Onoe Kikugorō V

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Onoe Kikugorō V
五代目 尾上菊五郎
Kikugorō Onoe V as Kamiyui Shinza.jpg
Onoe Kikugorō V as Kamiyui Shinza, in the play "Tsuyu Kosode Mukashi Hachijō".
Born(1844-06-04)June 4, 1844
DiedFebruary 18, 1903(1903-02-18) (aged 58)
Other names(Kikuya) Ichimura Kurōemon II → Ichimura Uzaemon XIII → Ichimura Kakitsu VIII → (Otowaya) Onoe Kikugorō V
OccupationKabuki actor
Years active1848–1902

Onoe Kikugorō V (五代目 尾上菊五郎, Godaime Onoe Kikugorō, 4 June 1844 – 18 February 1903) was a Japanese Kabuki actor, one of the three most famous and celebrated of the Meiji period,[1] along with Ichikawa Danjūrō IX and Ichikawa Sadanji I. Unlike most kabuki actors, who specialize in a particular type of role, Kikugorō, as a kaneru yakusha, played both tachiyaku (male heroes) and onnagata (women) roles and was best known for his roles in plays by Kawatake Mokuami.[1] Kikugorō was also known as one of the chief actors in the "modern" subgenre of kabuki plays known as zangirimono ("cropped hair plays"), featuring Western-style clothes and hairstyle.[2]

Kikugorō was a popular figure in ukiyo-e woodblock prints, especially in those by Toyohara Kunichika. He was also featured on Japanese postage stamps, and performed in one of the first motion pictures ever made in Japan, Momijigari, as the demon princess.

The "Ten Old and New Plays" (新古演劇十種, shinko engeki jisshu) associated with the Onoe family were chosen by Kikugorō V and his son Onoe Kikugorō VI, and include many of the plays for which Kikugorō V was himself most famous.

Names and lineage[edit]

Like most kabuki actors, and many artists of his time, Kikugorō had a number of names over the course of his career. His guild name, or yagō, was Otowaya. He was at various times, and in different contexts, also known as Ichimura Kakitsu IV, Ichimura Uzaemon XIII, Ichimura Kurōemon, Onoe Baikō V, and Onoe Kurōemon I, and used Baikō and Kakitsu as his poetry names (haimyō).

The fifth actor in kabuki to bear the name Onoe Kikugorō, he was the son of Ichimura Takenojō V and the grandson of Ichimura Uzaemon XI and Onoe Kikugorō III. His brother was Bandō Kakitsu I. Kikugorō V had two biological sons, Onoe Kikugorō VI and Bandō Hikosaburō VI, and adopted Onoe Kikunosuke II and Onoe Baikō VI.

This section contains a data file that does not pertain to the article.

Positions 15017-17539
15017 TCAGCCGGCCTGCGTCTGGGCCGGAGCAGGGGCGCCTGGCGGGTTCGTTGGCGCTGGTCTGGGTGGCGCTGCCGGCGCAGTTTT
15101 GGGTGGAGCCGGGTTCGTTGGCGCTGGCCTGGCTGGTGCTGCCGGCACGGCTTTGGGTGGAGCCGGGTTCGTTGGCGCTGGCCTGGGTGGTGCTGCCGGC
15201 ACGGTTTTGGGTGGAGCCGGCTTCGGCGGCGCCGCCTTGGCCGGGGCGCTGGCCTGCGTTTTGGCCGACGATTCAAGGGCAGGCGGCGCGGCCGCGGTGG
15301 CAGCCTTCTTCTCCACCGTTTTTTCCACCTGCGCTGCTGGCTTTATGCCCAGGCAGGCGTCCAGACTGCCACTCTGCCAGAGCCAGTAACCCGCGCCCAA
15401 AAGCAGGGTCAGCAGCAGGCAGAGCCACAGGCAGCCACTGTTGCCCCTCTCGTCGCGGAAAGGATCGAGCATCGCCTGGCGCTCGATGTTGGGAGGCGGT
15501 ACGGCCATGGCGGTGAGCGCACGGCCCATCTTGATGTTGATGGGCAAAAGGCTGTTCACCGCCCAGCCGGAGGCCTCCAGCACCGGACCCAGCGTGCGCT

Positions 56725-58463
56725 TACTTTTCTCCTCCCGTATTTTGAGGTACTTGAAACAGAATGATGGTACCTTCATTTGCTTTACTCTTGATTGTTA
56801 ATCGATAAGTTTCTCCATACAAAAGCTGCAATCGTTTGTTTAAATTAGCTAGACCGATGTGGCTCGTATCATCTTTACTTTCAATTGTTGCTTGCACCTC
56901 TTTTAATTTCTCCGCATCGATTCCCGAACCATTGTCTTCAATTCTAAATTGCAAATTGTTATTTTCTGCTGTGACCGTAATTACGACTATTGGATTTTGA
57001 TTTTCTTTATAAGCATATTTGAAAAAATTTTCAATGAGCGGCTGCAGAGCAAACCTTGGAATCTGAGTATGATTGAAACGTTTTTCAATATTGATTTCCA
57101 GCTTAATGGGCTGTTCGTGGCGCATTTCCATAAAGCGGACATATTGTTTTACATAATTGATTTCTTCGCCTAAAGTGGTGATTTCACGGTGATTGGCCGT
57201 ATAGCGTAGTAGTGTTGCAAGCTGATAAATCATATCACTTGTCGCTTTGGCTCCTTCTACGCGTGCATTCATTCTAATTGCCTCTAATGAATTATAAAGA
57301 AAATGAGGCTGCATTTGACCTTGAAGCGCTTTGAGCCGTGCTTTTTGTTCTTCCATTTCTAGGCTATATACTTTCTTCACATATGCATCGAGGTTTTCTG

A number of actors active today are descended from Kikugorō V, including his great-grandson Nakamura Kanzaburō XVIII, one of the leading actors today, and Kanzaburō's sons (Kikugorō's great-great-grandsons) Nakamura Shichinosuke II and Nakamura Kantarō II.

Life and career[edit]

The actor who would later be known as Kikugorō V first appeared on stage at the age of four, in 1848, as Ichimura Kurōemon. Three years later, he succeeded his father to the name Uzaemon, as his father became Takenojō V and zamoto (head & manager) of the Ichimura-za theater.

Uzaemon XIII performed in the premieres of a number of plays by Kawatake Mokuami, the leading playwright of the bakumatsu period. These included the premiere of "Aoto Zōshi Hana no Nishiki-e" in March 1862, in which he played the lead role of Benten Kozō, and, many years later, the premieres of Tsuchigumo and Ibaraki, among many others. He took the name Ichimura Kakitsu in 1863 before becoming the fifth Onoe Kikugorō in 1868, and zagashira (stage manager, troupe leader) of the Nakamura-za the year following.

Kikugorō was among the actors who took part in a special performance at the Shintomi-za on July 16, 1879, in honor of Ulysses S. Grant. The play Gosannen Ōshū Gunki, metaphorically relating aspects of the American Civil War through the story of the Japanese 11th century Gosannen War, was written and performed especially for this occasion. He also performed at the grand opening of the Chitose-za theater in 1885, and before the Meiji Emperor two years later alongside Ichikawa Danjūrō IX and Ichikawa Sadanji I; this was the first time an emperor had deigned to watch a kabuki performance.[3]

Kikugorō was very devoted to his craft, and even visited the battlefield of the 1868 Battle of Ueno, during the battle, to see for himself what war was like, how soldiers behaved, so as to be able to better portray them on stage.[4]

He performed countless times at the Ichimura-za and Kabuki-za (which opened in 1889) over the course of his career. Kikugorō made his final stage appearance at the latter, in November 1902, playing the roles of Benten Kozō, Shizue, and Kinai in a play entitled Chūshin Kanagaki Kōshaku; he died a few months later, on February 18, 1903, at the age of 58.


  • Shōriya, Aragorō. "Onoe Kikugorô V". Kabuki21.com. Accessed 30 May 2009.
  1. ^ a b "Onoe family" (尾上家, Onoe-ke). Kabuki Encyclopedia (歌舞伎事典, kabuki jiten). Japan Arts Council, 2001–2003. Accessed 30 May 2009.
  2. ^ Cavaye, Ronald et al. A Guide to the Japanese Stage. Tokyo: Kodansha, 2004. p. 56.
  3. ^ Brazell, Karen (ed). Traditional Japanese Theater: An Anthology of Plays. New York: Columbia University Press, 1998. p. 23.
  4. ^ Ichikawa, Danjūrō. Danjūrō no kabuki annai (團十郎の歌舞伎案内, "Danjūrō's Kabuki Guide"). Tokyo: PHP Shinsho, 2008. p. 74.

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